The title poem of the book seems to follow the alcoholic as an in-patient, this time in broken up prose. Thoughts meander again till they find a foothold in the self-recognition that “I answered every cry for help with a pour”. He sees this as a coldness, a turning away and tries to name it and therefore control it better: “if I called a wolf a wolf I might dull its fangs”. But rather than effective combat the wolf has become evermore part of the alcoholic, like two coins on a train track crushed together. ‘Stop Me if You’ve Heard This One Before’ likewise takes the reader into the addict’s mind, the thrill-searching (“I don’t / have drunks, sirs, I have adventures”), the sense of life as boredom without the booze (“we live / on an enormous flatness”). These poems are certainly – as a blurb quote suggests – additions to the “canon of addiction literature”.

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Though Akbar’s choices of form in the book are legion and each one works well enough (which is impressive in itself), form and content don’t always seem inevitably linked. What so many of the poems do have is a forward propulsion which is quite breath-taking, assisted by the frequent absence of punctuation. There is a frenetic restlessness, often matched by leaps of imagery close to the surreal (interestingly one of the poets acknowledged by Akbar is Tomaz Salamun). But I worry there is something close to programmatic about all this. Poems often draw together threads of philosophical musing (several from Rumi), then mix in (tangential) aphoristic-sounding or plain informational statements, then throw in what will be read as direct autobiographical elements. These various constituents are sequenced alongside each other and Akbar’s formal and linguistic energy (like the “old battery” delivering jolts in ‘An Apology’) whirls them round before the reader. In the best poems, there is a strong centrifugal force holding the parts together; in others they are simply spun apart and the reader ends wondering about coherence and consequence.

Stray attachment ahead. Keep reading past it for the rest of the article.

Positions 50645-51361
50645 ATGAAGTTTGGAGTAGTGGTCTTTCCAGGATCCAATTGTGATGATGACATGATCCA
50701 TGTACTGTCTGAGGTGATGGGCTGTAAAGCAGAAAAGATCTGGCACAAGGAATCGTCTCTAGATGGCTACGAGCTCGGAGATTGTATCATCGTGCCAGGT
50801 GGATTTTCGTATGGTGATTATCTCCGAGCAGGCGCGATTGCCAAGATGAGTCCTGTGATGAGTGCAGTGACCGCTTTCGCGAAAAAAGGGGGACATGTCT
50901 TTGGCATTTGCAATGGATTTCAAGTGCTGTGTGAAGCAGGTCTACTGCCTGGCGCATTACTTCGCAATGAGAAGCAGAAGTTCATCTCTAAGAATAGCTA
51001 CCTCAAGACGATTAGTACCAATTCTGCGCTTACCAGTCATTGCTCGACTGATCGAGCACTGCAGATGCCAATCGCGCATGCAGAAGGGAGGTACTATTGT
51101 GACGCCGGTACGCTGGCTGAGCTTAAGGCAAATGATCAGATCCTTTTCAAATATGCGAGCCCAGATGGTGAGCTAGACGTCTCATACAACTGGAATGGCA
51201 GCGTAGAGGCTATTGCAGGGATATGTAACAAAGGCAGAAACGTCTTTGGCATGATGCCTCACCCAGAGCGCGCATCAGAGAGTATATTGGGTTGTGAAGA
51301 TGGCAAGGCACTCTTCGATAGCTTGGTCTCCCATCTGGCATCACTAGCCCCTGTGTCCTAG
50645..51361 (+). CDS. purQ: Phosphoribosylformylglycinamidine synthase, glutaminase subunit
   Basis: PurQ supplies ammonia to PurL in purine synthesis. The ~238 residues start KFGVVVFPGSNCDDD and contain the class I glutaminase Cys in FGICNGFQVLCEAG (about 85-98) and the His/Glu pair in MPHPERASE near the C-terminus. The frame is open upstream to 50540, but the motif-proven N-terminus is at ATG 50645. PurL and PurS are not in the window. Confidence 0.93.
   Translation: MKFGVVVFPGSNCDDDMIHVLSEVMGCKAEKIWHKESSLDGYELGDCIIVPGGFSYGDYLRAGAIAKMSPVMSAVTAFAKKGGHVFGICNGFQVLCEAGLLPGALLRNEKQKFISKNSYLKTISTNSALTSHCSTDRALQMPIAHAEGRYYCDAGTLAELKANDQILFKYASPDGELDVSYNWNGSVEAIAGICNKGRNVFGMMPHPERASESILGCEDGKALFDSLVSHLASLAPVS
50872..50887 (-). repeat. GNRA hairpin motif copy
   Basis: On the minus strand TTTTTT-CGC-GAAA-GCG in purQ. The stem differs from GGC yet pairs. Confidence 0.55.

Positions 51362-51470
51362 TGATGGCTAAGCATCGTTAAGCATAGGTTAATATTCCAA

Texas-early-26But when it works, these are marvellous poems – and, for my money, this book would make a worthy winner of the 2018 Felix Dennis Prize. ‘Wild Pear Tree’ – as if in one breath – conveys a wintry scene/mental state, recalls halcyon days (of spring) and ends lamenting the forgetting of an “easy prayer” intended for emergencies: “something something I was not / born here I was not born here I was not”. ‘Exciting the Canvas’ is much more risky in its jig-sawing together of disparate elements – a bit of Rumi, the sea, a child’s drawing, a drunken accident, the Model T Ford, crickets, snakes – but somehow manages to hold it all together to make a snap-shot of a troubled, curious, still-open consciousness. And finally, ‘So Often the Body Becomes a Distraction’, dallies with the Rilkean idea of dying young, alludes to recovery from addiction, then grasshoppers, ice-cubes, personal ambitions and the self-image of “rosejuice and wonderdrunk” (which is merely one side of Akbar’s work). This one ends with the not-infrequent trope of a re-birth from burial in the earth. I like these images, suggesting that, for all the fretting about lost paradise, the absence of God, the self-destructiveness of the individual, whatever redemptive re-birth may be possible is only likely to come from our closeness and attentiveness to things about us, an eschewing of the “self-love” Akbar struggles to free himself from in ‘Prayer’: in a lovely phrase –though I’m still figuring it – he concludes, “it is not God but the flower behind God I treasure”.

2018 Forward First Collections Reviewed #4 – Shivanee Ramlochan

This is the fourth in the series of reviews I am posting over the summer of the 5 collections chosen for the 2018 Forward Prizes Felix Dennis award for best First Collection. The £5000 prize will be decided on 18th September 2018. Click on this link to access all 5 of my reviews of the 2017 shortlisted books (eventual winner Ocean Vuong), here for my reviews of the 2016 shortlisted books (eventual winner Tiphanie Yanique), here for my reviews of the 2015 shortlisted books (eventual winner Mona Arshi).

The full 2018 shortlist is:
Kaveh Akbar – Calling a Wolf a Wolf (Penguin UK)
Abigail Parry – Jinx (Bloodaxe Books) – click here for my review of this book.
Phoebe Power – Shrines of Upper Austria (Carcanet) – click here for my review of this book.
Shivanee Ramlochan – Everyone Knows I Am a Haunting (Peepal Tree Press)
Richard Scott – Soho (Faber & Faber) – click here for my review of this book.